DeMar DeRozan laments gentrification has hurt L.A. high school teams that shaped him
With every summer, the landscape shifts, gentrification seeping into the infrastructure DeMar DeRozan calls home.
When spring melts away and the final buzzer sounds on DeRozan’s NBA season — echoing this year after a first-round series loss to the Milwaukee Bucks — the former Compton High star returns to Los Angeles. It’s a city, though, different from 15 years ago, when his deep-sea-blue No. 23 Compton jersey rocked rims. The Forum was long the “big thing” in Inglewood, he said. Now the city has the gleaming SoFi Stadium.
“Over time, you look up,” DeRozan said, “and Inglewood is going to be like Beverly Hills.”
After speaking during the final event of Tuesday’s LA84 Foundation Play Equity Summit, DeRozan reflected for a moment on the “crazy” change he saw year after year in his hometown.
His 30-point outbursts in cramped high school gyms are immortalized in grainy YouTube highlights. But as the years have passed, the competition as DeRozan knew it has crumbled, corresponding with a decades-long drop in enrollment among public schools.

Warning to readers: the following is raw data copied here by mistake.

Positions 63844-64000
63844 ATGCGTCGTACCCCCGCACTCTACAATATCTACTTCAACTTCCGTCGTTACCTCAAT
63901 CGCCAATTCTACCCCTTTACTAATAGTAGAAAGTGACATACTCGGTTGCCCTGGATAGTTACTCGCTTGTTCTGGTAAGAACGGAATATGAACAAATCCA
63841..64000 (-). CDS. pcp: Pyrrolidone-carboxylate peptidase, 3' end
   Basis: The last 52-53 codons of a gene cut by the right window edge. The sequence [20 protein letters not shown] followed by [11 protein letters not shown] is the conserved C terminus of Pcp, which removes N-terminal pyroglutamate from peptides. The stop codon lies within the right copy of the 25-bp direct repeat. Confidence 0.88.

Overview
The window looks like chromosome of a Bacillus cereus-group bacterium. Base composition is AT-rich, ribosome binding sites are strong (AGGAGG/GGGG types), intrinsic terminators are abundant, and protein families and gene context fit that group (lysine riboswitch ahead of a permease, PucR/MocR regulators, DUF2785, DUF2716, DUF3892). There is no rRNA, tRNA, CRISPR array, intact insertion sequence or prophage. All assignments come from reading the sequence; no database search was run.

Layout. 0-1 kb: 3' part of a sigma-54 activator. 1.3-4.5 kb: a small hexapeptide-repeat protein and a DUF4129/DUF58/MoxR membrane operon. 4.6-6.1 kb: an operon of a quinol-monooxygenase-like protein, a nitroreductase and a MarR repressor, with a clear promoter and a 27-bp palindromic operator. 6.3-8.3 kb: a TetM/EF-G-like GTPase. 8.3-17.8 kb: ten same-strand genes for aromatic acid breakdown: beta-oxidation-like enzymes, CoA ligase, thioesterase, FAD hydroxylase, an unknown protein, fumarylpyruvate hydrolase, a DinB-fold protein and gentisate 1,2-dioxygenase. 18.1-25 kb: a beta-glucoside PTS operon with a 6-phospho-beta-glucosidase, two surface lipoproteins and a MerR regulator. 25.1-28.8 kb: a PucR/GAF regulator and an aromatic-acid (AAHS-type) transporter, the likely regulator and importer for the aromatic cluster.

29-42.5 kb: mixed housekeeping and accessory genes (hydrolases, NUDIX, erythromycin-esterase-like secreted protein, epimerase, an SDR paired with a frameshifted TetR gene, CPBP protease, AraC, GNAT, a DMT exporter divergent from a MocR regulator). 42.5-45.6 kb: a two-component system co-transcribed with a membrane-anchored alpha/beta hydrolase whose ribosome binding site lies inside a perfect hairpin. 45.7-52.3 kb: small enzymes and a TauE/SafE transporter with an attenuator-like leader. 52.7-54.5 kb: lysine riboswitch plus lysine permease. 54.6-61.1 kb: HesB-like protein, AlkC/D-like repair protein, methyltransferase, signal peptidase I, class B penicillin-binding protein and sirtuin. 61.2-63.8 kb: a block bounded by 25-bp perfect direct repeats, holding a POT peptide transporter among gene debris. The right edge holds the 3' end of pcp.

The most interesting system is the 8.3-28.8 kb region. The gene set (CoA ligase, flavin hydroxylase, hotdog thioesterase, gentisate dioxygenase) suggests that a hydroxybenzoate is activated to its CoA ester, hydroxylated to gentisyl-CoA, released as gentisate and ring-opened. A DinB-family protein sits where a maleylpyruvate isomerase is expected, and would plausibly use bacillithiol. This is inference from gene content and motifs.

The once-mighty football programs of LAUSD schools such as Crenshaw, a few miles north of the Forum, suffered engagement so low that games had to be canceled this past season. Long Beach Jordan High basketball, a Moore League rival in DeRozan’s Compton heyday, went 10-16 last year and 0-12 in 2021. Fremont, a stout 21-8 opponent for the Tarbabes during DeRozan’s senior season, didn’t win a game last year.
“It’s one of those things that’s real sentimental, especially with ... how much high school mattered coming up,” DeRozan said of the local decline in competition. “For me, seeing where it’s at now, it’s kind of sad.”
His high school coach, Tony Thomas, left Compton to coach Rancho Dominguez.
Support for public high school programs was emphasized at the summit, which featured panelists ranging from the Lakers’ Russell Westbrook to California First Partner Jennifer Siebel Newsom. She said a physical fitness advisory council has held “listening tours” across the state to better understand students’ and administrators’ concerns.
“[We’ve] also looked at the difference between private schools that give kids some physical fitness outlet every day, and public schools that have been limited. And that’s not right to me … that’s something that needs to be addressed right away,” Siebel Newsom told The Times.
How could public programs be built back up? It was hard for DeRozan to pinpoint an answer.
“I hope things take a turn for the betterment,” he said.
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